Euro-sceptic gains in EU election complicate von der Leyen’s Commission bid

Euro-sceptic gains in EU election complicate von der Leyen’s Commission bid

By Jan Strupczewski

BRUSSELS (Reuters) -The rise of euro-sceptic nationalist parties in the European election is likely to complicate Ursula von der Leyen’s bid to get a second term as president of the powerful European Commission, though she remains the front-runner for the job.

To secure another five years as boss of the EU’s executive arm, von der Leyen needs a “qualified majority” of the 27 European Union leaders and also a majority in the 720-seat European Parliament.

In 2019 she barely scraped through that vote with just nine votes more than needed, despite her centre-right European People’s Party (EPP) being the biggest grouping in the legislature. She also had the backing of the second biggest, the Socialists, and the liberals, the third biggest.

The EPP remains the biggest group in parliament and first projections of seats showed that if the centre-left, liberals and Greens all vote for her, she would have more than the required majority of 361 votes.

But nationalist and euro-sceptic political groups as well as the far-right German AfD would jointly gain 22 deputies to a total of 149. Their gains could be much bigger, depending on how many of the 102 now non-affiliated members decide to formally join one of the euro-sceptic parliamentary groups.

This would leave much less room for manoeuvre for von der Leyen, especially that it is not clear how many deputies from her potential coalition might not vote for her even if their party leaders give their support.

In 2019, some 100 MEPs from the EPP, centre-left and liberals’ coalition did not vote for von der Leyen but she got the votes she needed from right-wing Polish deputies. These are unlikely to support her now especially since she helped push through the EU’s Green Deal and was tough on rule-of-law issues.

To assure support in parliament, von der Leyen has been signalling readiness to cooperate on important issues with the European Conservatives and Reformists Party (ECR) which groups euro-sceptic parties like Brothers of Italy, Spain’s Vox and Poland’s Law and Justice.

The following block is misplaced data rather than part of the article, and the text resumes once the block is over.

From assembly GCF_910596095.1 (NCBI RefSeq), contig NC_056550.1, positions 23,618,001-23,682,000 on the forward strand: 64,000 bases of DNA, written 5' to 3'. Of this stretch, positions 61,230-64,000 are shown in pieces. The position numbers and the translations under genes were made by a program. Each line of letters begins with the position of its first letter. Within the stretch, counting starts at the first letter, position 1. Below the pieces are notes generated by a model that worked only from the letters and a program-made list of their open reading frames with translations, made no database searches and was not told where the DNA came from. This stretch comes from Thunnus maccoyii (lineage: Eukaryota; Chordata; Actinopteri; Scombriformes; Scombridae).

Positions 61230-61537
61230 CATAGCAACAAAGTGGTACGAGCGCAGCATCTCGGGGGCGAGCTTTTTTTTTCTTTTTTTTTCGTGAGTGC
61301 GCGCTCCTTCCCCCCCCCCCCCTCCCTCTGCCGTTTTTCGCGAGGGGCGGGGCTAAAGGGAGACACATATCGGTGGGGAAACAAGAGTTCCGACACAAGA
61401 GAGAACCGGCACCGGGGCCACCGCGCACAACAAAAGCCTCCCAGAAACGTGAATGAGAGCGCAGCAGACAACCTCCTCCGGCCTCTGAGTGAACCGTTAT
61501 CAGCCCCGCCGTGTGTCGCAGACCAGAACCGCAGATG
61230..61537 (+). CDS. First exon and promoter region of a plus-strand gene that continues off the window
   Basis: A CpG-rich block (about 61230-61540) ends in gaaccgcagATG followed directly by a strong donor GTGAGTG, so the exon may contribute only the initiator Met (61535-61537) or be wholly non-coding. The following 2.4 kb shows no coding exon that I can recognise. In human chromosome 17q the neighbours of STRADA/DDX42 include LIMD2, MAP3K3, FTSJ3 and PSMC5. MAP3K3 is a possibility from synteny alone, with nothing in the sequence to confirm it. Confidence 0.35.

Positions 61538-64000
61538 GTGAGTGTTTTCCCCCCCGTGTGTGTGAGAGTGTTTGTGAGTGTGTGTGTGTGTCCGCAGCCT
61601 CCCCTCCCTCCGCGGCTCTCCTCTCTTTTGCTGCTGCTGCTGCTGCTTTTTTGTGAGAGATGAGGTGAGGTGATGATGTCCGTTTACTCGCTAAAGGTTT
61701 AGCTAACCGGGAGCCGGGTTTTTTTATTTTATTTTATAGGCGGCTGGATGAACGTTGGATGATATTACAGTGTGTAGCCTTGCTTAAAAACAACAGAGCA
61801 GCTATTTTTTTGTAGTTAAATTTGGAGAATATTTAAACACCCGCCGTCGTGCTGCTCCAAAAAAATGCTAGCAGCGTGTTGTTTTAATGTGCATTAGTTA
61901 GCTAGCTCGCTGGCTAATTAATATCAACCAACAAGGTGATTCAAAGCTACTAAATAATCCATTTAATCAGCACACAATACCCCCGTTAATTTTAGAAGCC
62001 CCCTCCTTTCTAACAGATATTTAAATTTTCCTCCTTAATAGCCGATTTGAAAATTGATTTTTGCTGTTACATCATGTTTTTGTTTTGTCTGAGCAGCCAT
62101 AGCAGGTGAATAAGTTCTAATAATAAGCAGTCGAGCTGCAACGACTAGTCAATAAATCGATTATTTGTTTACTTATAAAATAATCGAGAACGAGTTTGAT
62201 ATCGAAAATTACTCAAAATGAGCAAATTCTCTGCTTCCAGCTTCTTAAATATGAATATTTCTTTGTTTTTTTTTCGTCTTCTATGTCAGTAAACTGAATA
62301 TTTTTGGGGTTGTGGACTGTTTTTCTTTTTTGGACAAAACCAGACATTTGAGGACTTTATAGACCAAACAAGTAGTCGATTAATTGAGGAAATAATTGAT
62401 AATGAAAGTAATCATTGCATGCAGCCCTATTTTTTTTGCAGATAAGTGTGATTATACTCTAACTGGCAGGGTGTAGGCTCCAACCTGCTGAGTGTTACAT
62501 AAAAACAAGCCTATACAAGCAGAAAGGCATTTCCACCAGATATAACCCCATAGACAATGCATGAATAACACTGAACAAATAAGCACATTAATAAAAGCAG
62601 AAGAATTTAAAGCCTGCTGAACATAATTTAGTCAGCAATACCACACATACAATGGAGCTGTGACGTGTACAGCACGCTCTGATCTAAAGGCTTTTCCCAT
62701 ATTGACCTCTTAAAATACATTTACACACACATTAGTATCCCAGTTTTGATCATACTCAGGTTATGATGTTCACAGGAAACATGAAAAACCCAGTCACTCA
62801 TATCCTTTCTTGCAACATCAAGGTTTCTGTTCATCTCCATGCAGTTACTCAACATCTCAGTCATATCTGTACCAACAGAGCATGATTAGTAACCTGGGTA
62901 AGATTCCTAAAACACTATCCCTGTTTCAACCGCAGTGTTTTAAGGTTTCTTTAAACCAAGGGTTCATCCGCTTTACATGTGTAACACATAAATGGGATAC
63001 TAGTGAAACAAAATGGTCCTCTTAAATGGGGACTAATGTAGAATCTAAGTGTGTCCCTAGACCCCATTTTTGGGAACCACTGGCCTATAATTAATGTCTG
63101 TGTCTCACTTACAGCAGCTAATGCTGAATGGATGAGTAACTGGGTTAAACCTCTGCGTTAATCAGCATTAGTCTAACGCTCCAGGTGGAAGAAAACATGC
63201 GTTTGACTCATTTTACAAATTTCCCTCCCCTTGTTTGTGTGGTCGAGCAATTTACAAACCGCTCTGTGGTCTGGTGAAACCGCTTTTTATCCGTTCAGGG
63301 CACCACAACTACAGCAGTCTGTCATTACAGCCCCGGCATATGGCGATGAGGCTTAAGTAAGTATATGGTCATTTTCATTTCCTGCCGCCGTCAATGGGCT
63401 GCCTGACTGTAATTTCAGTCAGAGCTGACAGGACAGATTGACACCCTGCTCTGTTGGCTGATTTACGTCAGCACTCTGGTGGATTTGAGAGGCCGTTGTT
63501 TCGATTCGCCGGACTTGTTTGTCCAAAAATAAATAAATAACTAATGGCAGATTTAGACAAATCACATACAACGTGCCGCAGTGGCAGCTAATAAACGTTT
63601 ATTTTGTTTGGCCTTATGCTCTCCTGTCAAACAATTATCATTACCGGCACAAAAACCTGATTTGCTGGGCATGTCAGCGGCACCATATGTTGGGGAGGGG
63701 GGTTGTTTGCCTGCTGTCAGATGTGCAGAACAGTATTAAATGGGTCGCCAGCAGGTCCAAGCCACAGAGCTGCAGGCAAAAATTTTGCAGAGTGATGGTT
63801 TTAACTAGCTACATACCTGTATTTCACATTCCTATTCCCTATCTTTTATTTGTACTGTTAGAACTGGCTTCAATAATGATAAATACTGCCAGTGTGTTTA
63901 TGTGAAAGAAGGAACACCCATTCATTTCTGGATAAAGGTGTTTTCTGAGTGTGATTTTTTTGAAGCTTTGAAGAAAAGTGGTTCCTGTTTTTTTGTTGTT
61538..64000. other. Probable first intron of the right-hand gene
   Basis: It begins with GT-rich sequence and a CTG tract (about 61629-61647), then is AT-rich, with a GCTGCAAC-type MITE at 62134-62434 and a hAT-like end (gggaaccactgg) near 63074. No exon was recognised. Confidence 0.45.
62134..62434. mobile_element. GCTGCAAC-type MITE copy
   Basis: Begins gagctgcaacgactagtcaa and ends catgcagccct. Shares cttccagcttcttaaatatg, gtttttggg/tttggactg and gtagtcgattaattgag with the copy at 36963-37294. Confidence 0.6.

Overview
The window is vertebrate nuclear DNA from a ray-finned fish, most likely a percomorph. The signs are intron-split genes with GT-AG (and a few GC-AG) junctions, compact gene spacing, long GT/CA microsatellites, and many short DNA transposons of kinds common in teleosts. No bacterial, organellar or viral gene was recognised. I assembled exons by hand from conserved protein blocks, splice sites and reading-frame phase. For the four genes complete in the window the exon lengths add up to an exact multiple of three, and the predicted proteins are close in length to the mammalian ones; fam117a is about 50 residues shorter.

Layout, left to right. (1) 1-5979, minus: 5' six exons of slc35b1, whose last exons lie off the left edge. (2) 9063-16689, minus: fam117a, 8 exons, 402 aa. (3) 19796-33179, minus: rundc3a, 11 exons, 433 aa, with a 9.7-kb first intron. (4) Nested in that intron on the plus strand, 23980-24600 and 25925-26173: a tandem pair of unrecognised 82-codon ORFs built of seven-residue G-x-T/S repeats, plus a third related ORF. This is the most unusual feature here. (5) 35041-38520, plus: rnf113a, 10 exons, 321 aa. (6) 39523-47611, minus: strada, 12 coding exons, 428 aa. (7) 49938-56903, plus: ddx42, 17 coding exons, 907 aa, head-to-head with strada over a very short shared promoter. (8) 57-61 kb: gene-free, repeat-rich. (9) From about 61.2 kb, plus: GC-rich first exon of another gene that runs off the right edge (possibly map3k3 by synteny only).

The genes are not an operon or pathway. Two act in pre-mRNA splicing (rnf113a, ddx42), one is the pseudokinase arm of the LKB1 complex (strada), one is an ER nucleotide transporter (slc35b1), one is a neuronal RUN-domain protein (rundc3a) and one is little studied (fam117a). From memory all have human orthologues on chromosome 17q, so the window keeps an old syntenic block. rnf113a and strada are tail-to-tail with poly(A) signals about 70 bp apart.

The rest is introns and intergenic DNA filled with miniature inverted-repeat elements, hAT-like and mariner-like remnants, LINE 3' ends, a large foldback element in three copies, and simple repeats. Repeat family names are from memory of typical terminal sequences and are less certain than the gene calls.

Diplomats say this could shift EU policymaking more to the right at the proposal stage, since the draft legislation is prepared by the Commission.

But flirting with the ECR puts von der Leyen at risk of losing her usual allies because the Socialists, liberals and Greens have all said they would not support her if she cooperates with the right.


Things may be a bit easier with European leaders, who have to nominate her for the job before parliament votes. Though only 13 of the 27 leaders belong to the EPP, they will take into consideration the fact it remains the biggest group.

Von der Leyen is also seen by most as having done a good job over the last five years, especially with delivering vaccines for the EU early in the pandemic and with uniting the EU in response to the Russian invasion of Ukraine.

The qualified majority she needs means 15 of the 27 EU leaders, from countries that together represent 65% of the EU’s population, must back her nomination.

The 13 EPP-ruled countries, among which Poland is the biggest, together represent only 26% of the EU’s citizens.

In practice, this means von der Leyen also needs the vote of the liberal French President Emmanuel Macron as well as the Socialist German Chancellor Olaf Scholz, though not necessarily the nationalist Italian Prime Minister Georgia Meloni.

But French support is not guaranteed. Macron has been touting former Italian Prime Minister and ECB head Mario Draghi as a person who should “play a role” in the several top EU jobs that have to be decided this year.

EU diplomats point out Draghi is not linked to any party and therefore lacks a broader political base. Each of the EU’s big political families – the EPP, the Socialists, Liberals, Greens, the Left, the right-wing ECR and far-right ID, all have their candidates for the top European Commission job.

Adding to the complexity, the top Commission job will be part of a package of senior EU posts decided this year, with political groups trading their support not only for policy promises but also key positions for their representatives.

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